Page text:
According to the Facebook statistic page, there are currently more than 500 million active Facebook users. Simply by posting a picture and writing a bio, people create their viral “self,” and interact with “friends” behind a computerized screen through the tips of our fingers. They relay messages through comments, status updates, and chat box messages, totaling over 700 billion minutes per month.
Some argue that’s a lot of time spent without actual human contact, maybe too much time. They worry these actions could lead to a generation of isolation, where individuals who no longer value face-to-face communication; where individuals are no longer “connected” to each other.
I, however, beg to differ.
Although we may be interacting increasingly on an online platform, that doesn’t have to mean we are headed towards isolation. It goes without saying that sites like Facebook, Twitter, and Blogger, give people the opportunity to instantly communicate with loved ones, and keep in touch with the high school buddies they thought they’d never see again. But it goes further than that.
As a generation, we now have the ability to instantly communicate with someone on the other side of the world. If time travel is the quickest way from point A to point B, then social networking users may be bending time and space without even knowing it. Add in Google Translate, and this opens up an endless amount of possibilities in terms of learning about other cultures and expanding our self-consciousness. Breaking down language barriers is unarguably a step towards global connectedness.
Social networking sites also give us the ability to let family members and loved ones know we are “OK” in the case of an emergency, especially if unreliable phone lines and methods of transportation aren’t accessible. In fact, in the case of the most recent Japan Tsunami, social networking is reported to have saved many lives.
The 8.9 magnitude earthquake and subsequent tsunami that hit the Fukushima power plant left thousands of people dead and many more missing. The disaster demolished buildings and rail lines, left telephone networks congested, and caused electrical black outs, cutting off communication between those who needed it the most.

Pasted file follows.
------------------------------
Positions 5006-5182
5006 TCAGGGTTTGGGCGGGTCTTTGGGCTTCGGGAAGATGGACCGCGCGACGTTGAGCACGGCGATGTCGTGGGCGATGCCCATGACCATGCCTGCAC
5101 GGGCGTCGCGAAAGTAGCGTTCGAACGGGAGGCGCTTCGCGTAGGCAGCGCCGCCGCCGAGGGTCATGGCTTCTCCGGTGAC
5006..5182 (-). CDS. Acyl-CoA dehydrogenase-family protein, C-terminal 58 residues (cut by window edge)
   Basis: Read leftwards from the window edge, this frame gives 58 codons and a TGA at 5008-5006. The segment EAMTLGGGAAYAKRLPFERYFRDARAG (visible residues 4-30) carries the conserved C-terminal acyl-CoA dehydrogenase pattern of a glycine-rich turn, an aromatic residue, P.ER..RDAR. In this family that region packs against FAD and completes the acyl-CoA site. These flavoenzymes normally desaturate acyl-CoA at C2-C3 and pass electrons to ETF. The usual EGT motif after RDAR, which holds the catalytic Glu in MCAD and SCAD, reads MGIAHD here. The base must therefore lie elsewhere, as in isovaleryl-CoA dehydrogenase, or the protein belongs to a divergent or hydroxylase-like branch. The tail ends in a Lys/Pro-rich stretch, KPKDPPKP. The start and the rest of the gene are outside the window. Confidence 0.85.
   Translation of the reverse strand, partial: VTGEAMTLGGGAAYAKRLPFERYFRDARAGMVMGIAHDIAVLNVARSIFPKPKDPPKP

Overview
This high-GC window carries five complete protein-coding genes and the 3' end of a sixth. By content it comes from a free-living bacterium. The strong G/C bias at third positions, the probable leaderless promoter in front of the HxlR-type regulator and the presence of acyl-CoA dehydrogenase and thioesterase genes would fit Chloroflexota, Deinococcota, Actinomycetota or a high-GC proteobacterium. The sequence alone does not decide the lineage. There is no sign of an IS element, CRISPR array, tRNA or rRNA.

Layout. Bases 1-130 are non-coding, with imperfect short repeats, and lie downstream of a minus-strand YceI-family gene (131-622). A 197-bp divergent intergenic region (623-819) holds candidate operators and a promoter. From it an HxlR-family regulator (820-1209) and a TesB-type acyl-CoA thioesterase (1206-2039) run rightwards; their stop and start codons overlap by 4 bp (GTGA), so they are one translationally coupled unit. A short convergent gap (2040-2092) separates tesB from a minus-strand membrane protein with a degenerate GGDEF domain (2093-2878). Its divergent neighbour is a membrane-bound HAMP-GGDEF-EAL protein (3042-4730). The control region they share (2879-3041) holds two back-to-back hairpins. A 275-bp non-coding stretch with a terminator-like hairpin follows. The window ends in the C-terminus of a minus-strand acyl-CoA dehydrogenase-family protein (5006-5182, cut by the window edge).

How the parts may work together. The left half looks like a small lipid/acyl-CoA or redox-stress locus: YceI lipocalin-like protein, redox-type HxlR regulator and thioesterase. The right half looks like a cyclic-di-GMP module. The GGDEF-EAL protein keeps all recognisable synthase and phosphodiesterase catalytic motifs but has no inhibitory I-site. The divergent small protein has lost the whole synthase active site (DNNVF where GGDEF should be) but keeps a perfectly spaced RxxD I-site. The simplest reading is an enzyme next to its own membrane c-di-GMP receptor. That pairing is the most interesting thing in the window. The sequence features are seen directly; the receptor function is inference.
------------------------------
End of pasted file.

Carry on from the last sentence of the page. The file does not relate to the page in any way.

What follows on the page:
However, by utilizing web-based sites like Twitter, Facebook, and Mixi, people all around the world were able to get instant updates on the statuses of friends and family, as well as donate to those in need. Those involved in relief efforts even took to Twitter and posted information about emergency phone lines for non-Japanese speakers to tsunami alerts, altered train schedules and lists of shelters for those left homeless.
As technology advances, we will continue to realize the Internet’s potential as a way to connect humans and put power back in their hands.
This is especially the case with the new buyer and seller market-oriented website Zaarly. With Zaarly, users are able to find what they want in their area, say their price, and get it. There’s no waiting in line and no managers trying to sell you what you don’t need. Users utilize a Twilio powered phone number to connect instantly, get what they ask for, and get on with their day. It’s that easy.
Brad Shimmin, an analyst at Current Analysis, agrees. We are connected:
“While there are so many technologies at this time that isolate us from our fellow beings, social networking tools have shown their ability once again to unify us as human beings, and to bring out what is most altruistic and empathetic in our natures.”